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Africa
Ivory Coast refugee camp looted and torched
Angry mob attacks and burns UN-guarded refugee camp, killing at least five people and forcing the rest into forest.
Last Modified: 20 Jul 2012 21:21

An angry mob of an estimated 300 people has stormed a UN-guarded refugee camp in Ivory Coast, looting and
burning down shelters and killing at least five refugees, officials have said.

About 90 per cent of the Nahibly camp, which used to house 4,500 people, was burnt to ashes in the attack near the western town of Duekoue, Ann Encontre, the UN refugee agency's country representative, said on Friday.

Most of the camp residents fled to the surrounding forest to escape the attackers, she said.

One camp dweller was killed with a machete and three are presumed to have died from gunshot wounds. The fifth victim died in the raging fire, she added.

Ivorian officials said the attack came in response to the killing of four residents of nearby Duekoue town on Thursday night. Locals blamed on camp dwellers after the attackers reportedly fled there.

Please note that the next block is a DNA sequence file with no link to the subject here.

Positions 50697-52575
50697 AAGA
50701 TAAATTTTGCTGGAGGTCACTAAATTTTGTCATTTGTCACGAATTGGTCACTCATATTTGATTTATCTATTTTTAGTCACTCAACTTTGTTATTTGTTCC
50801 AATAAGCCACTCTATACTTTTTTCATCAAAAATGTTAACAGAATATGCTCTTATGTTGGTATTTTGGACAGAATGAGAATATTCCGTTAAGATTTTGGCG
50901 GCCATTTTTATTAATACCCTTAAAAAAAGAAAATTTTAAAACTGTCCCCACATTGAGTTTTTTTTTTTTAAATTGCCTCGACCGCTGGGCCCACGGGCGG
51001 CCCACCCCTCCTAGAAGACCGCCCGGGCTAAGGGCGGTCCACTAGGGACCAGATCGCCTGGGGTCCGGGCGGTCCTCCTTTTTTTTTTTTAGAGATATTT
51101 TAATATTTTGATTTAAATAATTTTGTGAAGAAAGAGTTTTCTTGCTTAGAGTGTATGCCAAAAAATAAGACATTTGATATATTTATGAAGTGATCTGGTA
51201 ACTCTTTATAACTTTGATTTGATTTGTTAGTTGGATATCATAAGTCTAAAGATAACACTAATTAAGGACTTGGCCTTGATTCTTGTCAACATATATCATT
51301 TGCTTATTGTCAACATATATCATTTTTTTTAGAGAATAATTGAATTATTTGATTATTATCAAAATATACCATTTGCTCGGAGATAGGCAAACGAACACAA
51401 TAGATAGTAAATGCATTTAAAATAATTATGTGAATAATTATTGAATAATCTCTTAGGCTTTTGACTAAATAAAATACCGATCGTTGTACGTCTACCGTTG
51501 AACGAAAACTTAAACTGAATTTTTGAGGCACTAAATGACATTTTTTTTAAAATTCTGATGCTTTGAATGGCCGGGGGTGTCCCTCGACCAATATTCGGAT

Political tensions

"It was a planned action ... they did it because they wanted all the displaced people to go back home.

- Iro Firmin,  resident

The UNHCR camp housed people displaced by the violence that erupted after the West African nation's disputed November 2010 election.

Thousands were killed in the post-election violence.

Friday's gruesome attack reflects the country's persistent political tensions between supporters of former ousted President Laurent Gbagbo, who refused to accept defeat at the polls in 2010, and the loyalists of democratically elected President Alassane Ouattara.

The four people killed in the Thursday attack belonged to an ethnic group that largely backed Ouattara, and the camp mostly houses Gbagbo supporters.

Meanwhile, there were conflicting reports about the security forces' role, which failed to protect the camp.

Resident Iro Firmin was among those accusing the military of using the killings on Thursday night as a pretext to eradicate the camp.

"It was a planned action,'' Firmin claimed. "They did it because they wanted all the displaced people to go back home.''

Still hiding

Army spokesman Cherif Moussa said soldiers prevented the situation from escalating. 

"The situation did not become dramatic because of the [army's] presence,'' he said.

Duekoue was the site of the most lethal episode of the 2010-2011 post-election violence. Hundreds of residents were killed with guns, knives and machetes in one neighborhood in March last year.

A UN investigation has established that "at least 505'' people were killed in Duekoue and the surrounding villages during the postelection violence.

Meanwhile, most of the refugees remained in hiding late Friday, with Encontre saying the agency will try to assist them once they return.

We're taking stock of what is available in terms of fortified biscuits and tents, but the people are a bit scattered in the forests,'' she said.

476

Source:
Agencies
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